My parenting time order states I have "reasonable visitation rights or reasonable parenting time." What does this mean?

This means the parents have the responsibility for setting up a mutually agreed upon schedule for parenting time, which is reasonable under the circumstances. If you cannot mutually agree to a visitation schedule, you have the following options: (A) Contact the other party to see if he or she will agree to mediation. (B) Contact the Friend of the Court and request them to file a petition with the court to change your order to require a specific schedule. (C) File a petition on your own behalf or contact an attorney to help you file the petition.

I have a specific parenting time schedule that I need to change. What can I do?

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    • If you need a temporary change in your parenting time schedule, contact the other parent to discuss making other arrangements. If you need to make a permanent change,
    • See if you and the other parent can agree to a change (stipulation and consent agreement).
    • The Friend of the Court can provide mediation services, if both parties agree to participate.
    • File a petition with the court for a change in the order on your own behalf or contact an attorney to help you file the petition.

If the payer of child support is not making regular child support payments, do I have to allow him/her to have parenting time?

Yes, parenting time and support are separate orders of the court, with separate enforcement procedures (see support enforcement section).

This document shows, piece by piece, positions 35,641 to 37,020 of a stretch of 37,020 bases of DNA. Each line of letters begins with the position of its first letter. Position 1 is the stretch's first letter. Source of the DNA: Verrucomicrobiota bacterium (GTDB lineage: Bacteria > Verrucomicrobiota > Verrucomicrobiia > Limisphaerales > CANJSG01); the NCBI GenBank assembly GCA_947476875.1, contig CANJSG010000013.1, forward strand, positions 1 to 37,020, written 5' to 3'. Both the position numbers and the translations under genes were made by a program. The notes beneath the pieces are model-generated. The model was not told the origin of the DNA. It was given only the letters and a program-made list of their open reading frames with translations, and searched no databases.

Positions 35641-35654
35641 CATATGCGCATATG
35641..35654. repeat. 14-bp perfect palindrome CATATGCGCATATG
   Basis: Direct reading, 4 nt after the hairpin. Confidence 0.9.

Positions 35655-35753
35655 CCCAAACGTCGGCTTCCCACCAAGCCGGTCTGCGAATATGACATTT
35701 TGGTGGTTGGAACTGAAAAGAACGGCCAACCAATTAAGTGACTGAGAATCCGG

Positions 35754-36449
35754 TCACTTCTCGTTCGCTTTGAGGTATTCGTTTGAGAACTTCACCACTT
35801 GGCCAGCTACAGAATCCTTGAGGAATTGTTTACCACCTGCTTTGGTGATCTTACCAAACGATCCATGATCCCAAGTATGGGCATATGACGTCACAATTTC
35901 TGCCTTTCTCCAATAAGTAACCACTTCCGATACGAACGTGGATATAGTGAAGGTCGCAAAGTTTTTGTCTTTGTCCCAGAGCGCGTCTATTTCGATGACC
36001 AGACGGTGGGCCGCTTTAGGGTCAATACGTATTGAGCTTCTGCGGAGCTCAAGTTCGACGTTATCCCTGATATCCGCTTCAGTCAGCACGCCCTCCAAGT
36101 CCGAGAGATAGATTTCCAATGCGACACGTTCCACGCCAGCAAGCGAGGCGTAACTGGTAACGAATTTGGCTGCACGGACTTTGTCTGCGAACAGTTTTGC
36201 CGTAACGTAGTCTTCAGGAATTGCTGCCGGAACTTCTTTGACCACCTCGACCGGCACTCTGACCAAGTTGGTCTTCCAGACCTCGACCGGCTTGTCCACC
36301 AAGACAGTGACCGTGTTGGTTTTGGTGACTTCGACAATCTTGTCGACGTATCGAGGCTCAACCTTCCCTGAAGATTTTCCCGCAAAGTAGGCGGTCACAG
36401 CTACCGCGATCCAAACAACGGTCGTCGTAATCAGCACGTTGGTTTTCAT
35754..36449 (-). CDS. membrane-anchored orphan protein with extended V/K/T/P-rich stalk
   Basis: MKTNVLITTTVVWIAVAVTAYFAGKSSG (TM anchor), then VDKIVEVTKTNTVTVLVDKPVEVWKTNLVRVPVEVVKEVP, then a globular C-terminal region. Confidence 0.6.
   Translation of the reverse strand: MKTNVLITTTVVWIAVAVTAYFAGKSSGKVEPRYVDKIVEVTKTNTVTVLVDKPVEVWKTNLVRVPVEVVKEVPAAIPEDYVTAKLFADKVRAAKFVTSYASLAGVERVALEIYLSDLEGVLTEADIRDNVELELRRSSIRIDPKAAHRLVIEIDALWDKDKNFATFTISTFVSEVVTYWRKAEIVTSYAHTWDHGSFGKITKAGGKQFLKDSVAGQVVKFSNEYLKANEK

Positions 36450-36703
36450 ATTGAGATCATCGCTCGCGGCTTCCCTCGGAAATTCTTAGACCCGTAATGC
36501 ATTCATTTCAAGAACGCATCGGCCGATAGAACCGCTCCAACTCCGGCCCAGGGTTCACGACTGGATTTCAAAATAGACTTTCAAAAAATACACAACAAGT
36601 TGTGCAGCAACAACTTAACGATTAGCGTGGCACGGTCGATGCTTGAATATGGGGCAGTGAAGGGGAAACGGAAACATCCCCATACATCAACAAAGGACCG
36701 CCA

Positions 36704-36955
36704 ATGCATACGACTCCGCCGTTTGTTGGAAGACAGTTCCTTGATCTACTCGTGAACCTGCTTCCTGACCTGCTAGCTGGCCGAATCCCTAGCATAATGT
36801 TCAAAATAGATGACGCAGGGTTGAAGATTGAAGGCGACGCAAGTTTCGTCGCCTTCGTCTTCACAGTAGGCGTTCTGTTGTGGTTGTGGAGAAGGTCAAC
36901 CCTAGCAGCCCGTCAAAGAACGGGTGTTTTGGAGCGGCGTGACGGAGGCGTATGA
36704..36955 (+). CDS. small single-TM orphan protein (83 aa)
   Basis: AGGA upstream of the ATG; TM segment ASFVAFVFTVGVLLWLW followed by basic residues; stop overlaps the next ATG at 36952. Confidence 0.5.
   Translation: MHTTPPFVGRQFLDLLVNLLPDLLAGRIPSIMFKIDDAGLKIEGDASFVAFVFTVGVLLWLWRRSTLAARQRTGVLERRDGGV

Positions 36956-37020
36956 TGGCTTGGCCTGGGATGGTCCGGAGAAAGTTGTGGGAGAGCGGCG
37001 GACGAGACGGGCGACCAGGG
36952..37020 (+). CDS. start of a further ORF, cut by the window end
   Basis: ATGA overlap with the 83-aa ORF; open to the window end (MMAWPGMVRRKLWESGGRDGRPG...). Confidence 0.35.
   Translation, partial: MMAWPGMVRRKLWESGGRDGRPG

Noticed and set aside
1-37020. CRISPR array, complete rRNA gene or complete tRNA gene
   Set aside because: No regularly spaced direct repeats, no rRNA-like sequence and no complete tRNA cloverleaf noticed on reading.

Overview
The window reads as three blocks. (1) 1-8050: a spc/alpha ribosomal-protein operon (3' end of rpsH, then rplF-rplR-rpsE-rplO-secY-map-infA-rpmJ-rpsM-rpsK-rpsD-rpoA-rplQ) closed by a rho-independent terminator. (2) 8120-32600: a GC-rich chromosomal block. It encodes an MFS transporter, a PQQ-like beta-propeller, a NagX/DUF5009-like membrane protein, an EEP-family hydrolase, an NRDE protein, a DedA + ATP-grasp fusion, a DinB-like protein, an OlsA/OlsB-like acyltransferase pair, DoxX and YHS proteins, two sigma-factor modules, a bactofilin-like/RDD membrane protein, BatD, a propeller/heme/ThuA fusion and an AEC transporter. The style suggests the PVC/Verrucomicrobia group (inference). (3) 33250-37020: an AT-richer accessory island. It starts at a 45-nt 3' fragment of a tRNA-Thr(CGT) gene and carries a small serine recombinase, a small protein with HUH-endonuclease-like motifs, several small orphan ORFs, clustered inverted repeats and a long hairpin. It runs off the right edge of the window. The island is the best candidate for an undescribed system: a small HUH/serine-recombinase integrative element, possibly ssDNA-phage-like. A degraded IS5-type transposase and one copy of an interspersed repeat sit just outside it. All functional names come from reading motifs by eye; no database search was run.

The other party is not following the parenting time order. What can I do?

File a written complaint with the Friend of the Court office. If the Friend of the Court determines that either parent has violated the parenting time order, they have the responsibility to proceed with enforcement (Parenting Time Enforcement Section).

The other parent is not sending or returning clothing or other personal items for our child. Is there anything the Friend of the Court can do?

The Friend of the Court follows the written Order of the Court. Unless your court order states each parents' responsibility for clothing, the Friend of the Court does not have any enforcement power.

Do I have to let my children go for parenting time if it appears that the other parent has been drinking or using drugs?

That is your decision. If you make the decision to deny parenting time in these circumstances, you may be asked to explain to the court at a contempt hearing why you felt your decision was in the best interest of the children.

I am concerned about the other parent discussing changes in the court orders with the children. What can the Friend of the Court do?

Unless your court order forbids such discussions, the Friend of the Court has no enforcement power.

The Friend of the Court has refused to enforce my visitation order. What can I do?

The law requires the Friend of the Court to enforce parenting time orders. If they refuse to comply with the law you have a right to file a grievance regarding their procedures (see Complaints about the Domestic Relations Legal System section).

Does the Friend of the Court have a responsibility to investigate alleged abuse and/or neglect of a child?

A Friend of the Court does not have any responsibility to investigate child abuse or neglect. Allegations of abuse or neglect should be reported to the Protective Services unit of your local Department of Human Services (DHS) office.

I have a parenting time order, and my teenage child does not want to come for parenting time. What can I do?

The parents of the child are bound by the court orders. However, you may consider one or more of the following:

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      • You may want to see if you can work out a different parenting time arrangement with the child and the other parent.
      • You can file a petition with the court requesting a change in your parenting time order.
      • You can request that the Friend of the Court enforce your parenting time order (see Parenting Time Enforcement section).